While I may not fully understand “how I got here,” I am grateful for this time at sea. At the end of this journey, the transition from water to land will be my choice. There will be new challenges ashore during this time of uncertainty; re-socialization, commitment to faith, family, home, and community, and prioritizing my personal health. For me, a greater risk than any danger at sea would be spending the rest of my days in a chair in front of a TV with a cocktail in one hand and a bag of chips in the other. I will not succumb to that life of mediocrity.

I’m getting ahead of myself… For now, it is time to focus on the immediate passage forward. The boat is ready, and I am ready. The weather to Lanzarote looks good. I have route planning to avoid Moroccan nets, and contingencies in place for potential collision with whales. I will keep a sharp mind and maintain situational awareness. And I must stay onboard.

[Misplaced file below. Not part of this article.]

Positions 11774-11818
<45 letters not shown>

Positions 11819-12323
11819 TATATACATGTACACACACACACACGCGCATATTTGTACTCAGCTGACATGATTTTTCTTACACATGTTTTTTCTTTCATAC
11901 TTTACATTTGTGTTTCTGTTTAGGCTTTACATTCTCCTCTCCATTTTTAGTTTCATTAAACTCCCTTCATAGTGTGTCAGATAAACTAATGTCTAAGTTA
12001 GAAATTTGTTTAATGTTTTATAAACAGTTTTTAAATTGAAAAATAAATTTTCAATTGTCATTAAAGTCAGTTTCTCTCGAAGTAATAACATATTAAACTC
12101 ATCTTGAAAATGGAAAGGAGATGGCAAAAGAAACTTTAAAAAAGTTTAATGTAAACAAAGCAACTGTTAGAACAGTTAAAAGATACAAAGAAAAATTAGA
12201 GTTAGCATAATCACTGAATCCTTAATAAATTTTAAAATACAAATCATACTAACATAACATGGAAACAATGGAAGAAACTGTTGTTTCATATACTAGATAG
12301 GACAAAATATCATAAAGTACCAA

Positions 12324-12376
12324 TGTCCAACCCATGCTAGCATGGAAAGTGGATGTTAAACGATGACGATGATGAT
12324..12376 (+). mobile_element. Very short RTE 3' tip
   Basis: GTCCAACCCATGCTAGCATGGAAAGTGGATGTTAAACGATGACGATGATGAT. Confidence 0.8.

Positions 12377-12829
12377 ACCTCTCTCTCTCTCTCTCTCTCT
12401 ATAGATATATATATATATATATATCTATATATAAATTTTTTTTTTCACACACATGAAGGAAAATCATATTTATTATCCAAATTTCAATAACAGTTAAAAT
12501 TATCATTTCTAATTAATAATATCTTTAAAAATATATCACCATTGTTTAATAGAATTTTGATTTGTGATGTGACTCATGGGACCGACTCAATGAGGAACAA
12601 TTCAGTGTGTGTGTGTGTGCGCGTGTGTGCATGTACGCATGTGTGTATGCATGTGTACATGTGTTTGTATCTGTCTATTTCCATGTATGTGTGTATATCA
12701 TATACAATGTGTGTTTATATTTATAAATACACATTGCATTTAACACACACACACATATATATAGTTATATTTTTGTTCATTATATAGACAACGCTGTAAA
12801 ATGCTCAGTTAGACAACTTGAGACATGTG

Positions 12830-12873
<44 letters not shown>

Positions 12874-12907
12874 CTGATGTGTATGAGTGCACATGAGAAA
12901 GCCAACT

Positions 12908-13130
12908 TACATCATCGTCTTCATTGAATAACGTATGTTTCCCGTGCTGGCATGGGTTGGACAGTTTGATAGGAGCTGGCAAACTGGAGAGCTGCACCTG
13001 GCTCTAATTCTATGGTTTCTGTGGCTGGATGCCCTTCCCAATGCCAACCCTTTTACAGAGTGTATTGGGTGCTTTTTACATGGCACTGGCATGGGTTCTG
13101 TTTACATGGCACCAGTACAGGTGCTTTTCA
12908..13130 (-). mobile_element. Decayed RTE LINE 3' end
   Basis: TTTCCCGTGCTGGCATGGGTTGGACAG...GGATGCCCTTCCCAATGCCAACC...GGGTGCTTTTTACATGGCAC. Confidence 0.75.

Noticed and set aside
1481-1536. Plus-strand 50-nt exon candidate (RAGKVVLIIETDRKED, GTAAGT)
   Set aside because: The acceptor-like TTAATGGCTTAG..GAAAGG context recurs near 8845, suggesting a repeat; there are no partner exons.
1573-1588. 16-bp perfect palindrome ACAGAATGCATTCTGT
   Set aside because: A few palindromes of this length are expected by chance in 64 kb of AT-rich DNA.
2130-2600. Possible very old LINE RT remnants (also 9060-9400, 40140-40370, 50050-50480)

These are days that will sustain me.

Goodbye Gibraltar. The Rock is dissolving into the fog. Photography: © Jeffrey Cardenas


[1] Iberian Orca, Atlantic Orca Working Group, www.orcaiberica.org

[2] NOAA National Hurricane Center

[3] Once in a Lifetime, David Byrne and Brian Eno, https://youtu.be/5IsSpAOD6K8

Sailing is not just about the wind and the sea; equally important are the places where Flying Fish carries me.

Please click “Follow” at the bottom of this page so that you don’t miss a new update, and please consider sharing this post with others who might enjoy following the voyage of Flying Fish. I welcome your comments, and I will always respond when I have an Internet connection. I will never share your personal information.

You can follow the daily progress of Flying Fish, boat speed (or lack thereof), and current weather as I sail into the Atlantic by clicking this satellite uplink: https://forecast.predictwind.com/tracking/display/Flyingfish. A Bonus: Click the “Legends and Blogs” box on the right side of the tracking page for Passage Notes once I am en route to the Canaries. 

To see where Flying Fish has sailed since leaving Key West in 2017, click here: https://cruisersat.net/track/Flying%20Fish.

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Text and Photography © Jeffrey Cardenas 2021

Let this be a time of grace and peace in our lives   – Fr. John Baker